Please use this identifier to cite or link to this item:http://hdl.handle.net/20.500.12105/15195
Clonal hematopoiesis is not prevalent in Hutchinson-Gilford progeria syndrome.
Díez-Díez, Miriam | Amorós-Pérez, Marta | de la Barrera, Jorge CNIC | Vázquez, Enrique | Quintas, Ana | Pascual-Figal, Domingo A CNIC | Dopazo, Ana CNIC | Sanchez-Cabo, Fatima CNIC | Kleinman, Monica E | Gordon, Leslie B | Fuster, Valentin CNIC | Andres, Vicente CNIC | Fuster, Jose J. CNIC | Pascual-Figal, Domingo A. | Kleinman, Monica E. | Gordon, Leslie B. | Fuster, José J.
Geroscience . 2022 Jun 25.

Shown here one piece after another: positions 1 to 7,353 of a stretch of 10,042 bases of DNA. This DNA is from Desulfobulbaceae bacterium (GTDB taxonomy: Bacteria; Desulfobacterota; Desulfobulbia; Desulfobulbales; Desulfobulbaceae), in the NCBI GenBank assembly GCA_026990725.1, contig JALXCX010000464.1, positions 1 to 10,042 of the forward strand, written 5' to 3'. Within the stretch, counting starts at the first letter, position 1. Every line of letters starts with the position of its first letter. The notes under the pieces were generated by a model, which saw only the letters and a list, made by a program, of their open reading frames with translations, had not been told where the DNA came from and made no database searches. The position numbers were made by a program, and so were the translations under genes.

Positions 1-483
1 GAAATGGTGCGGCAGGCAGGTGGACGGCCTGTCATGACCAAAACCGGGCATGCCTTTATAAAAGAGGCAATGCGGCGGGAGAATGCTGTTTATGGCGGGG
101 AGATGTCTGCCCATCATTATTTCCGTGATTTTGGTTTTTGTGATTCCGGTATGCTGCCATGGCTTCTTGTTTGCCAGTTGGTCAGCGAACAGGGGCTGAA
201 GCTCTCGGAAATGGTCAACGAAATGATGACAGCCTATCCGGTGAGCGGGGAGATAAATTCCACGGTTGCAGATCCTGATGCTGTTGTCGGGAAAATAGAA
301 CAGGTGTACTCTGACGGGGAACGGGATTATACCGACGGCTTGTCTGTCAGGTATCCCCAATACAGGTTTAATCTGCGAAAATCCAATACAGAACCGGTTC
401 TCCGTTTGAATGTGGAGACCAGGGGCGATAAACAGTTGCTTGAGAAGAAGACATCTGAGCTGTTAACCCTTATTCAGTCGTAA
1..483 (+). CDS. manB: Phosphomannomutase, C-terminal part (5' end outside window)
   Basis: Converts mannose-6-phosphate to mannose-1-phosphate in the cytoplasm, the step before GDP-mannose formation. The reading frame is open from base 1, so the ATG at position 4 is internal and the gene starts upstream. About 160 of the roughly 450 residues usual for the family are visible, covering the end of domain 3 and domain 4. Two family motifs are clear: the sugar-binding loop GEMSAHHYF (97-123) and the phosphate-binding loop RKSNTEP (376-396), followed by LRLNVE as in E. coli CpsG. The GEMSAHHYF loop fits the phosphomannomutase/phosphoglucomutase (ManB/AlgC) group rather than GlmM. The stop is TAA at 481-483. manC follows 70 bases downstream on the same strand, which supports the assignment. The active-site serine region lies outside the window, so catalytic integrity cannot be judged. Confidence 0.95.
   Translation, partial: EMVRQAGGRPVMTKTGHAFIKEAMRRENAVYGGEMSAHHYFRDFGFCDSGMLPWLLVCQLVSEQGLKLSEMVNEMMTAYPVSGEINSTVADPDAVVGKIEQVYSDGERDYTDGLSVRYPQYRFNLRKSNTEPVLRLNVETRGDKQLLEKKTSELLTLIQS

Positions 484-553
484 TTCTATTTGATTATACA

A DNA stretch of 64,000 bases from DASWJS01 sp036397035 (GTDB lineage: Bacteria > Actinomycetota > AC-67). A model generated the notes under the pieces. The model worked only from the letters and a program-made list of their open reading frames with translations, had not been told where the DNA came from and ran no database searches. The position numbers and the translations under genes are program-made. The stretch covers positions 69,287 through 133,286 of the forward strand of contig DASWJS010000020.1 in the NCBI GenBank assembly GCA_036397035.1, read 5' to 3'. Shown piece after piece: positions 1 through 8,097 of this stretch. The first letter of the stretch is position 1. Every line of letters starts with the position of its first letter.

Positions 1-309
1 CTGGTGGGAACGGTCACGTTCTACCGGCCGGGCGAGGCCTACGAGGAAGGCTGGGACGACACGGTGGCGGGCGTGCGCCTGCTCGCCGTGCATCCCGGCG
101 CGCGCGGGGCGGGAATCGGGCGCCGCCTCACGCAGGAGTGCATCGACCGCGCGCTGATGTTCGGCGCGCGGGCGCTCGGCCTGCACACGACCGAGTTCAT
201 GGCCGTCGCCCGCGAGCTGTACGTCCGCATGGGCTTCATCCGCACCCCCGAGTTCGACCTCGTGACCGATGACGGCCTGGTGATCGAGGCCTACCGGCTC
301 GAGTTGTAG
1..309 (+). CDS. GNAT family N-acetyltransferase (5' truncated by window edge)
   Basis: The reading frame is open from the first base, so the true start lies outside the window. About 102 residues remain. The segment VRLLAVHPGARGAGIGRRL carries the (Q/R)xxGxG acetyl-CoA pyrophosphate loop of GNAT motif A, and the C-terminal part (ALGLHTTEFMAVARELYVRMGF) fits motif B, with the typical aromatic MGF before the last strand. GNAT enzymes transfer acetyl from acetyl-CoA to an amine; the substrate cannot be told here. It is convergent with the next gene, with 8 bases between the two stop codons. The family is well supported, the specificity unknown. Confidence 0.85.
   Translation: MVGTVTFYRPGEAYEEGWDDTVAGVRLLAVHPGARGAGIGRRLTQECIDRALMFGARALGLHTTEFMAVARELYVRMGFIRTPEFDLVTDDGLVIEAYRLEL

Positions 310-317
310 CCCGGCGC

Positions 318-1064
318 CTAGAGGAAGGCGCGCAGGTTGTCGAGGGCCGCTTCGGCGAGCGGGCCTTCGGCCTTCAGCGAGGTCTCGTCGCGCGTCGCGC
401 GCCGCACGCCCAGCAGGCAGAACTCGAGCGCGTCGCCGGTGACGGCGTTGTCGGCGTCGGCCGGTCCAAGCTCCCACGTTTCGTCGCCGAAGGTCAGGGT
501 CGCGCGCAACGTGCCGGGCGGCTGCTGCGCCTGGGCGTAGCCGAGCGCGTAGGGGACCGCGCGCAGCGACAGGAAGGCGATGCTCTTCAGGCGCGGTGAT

Clonal hematopoiesis of indeterminate potential (CHIP), defined as the presence of somatic mutations in cancer-related genes in blood cells in the absence of hematological cancer, has recently emerged as an important risk factor for several age-related conditions, especially cardiovascular disease. CHIP is strongly associated with normal aging, but its role in premature aging syndromes is unknown. Hutchinson-Gilford progeria syndrome (HGPS) is an ultra-rare genetic condition driven by the accumulation of a truncated form of the lamin A protein called progerin. HGPS patients exhibit several features of accelerated aging and typically die from cardiovascular complications in their early teens. Previous studies have shown normal hematological parameters in HGPS patients, except for elevated platelets, and low levels of lamin A expression in hematopoietic cells relative to other cell types in solid tissues, but the prevalence of CHIP in HGPS remains unexplored. To investigate the potential role of CHIP in HGPS, we performed high-sensitivity targeted sequencing of CHIP-related genes in blood DNA samples from a cohort of 47 HGPS patients. As a control, the same sequencing strategy was applied to blood DNA samples from middle-aged and elderly individuals, expected to exhibit a biological age and cardiovascular risk profile similar to HGPS patients. We found that CHIP is not prevalent in HGPS patients, in marked contrast to our observations in individuals who age normally. Thus, our study unveils a major difference between HGPS and normal aging and provides conclusive evidence that CHIP is not frequent in HGPS and, therefore, is unlikely to contribute to the pathophysiology of this accelerated aging syndrome.
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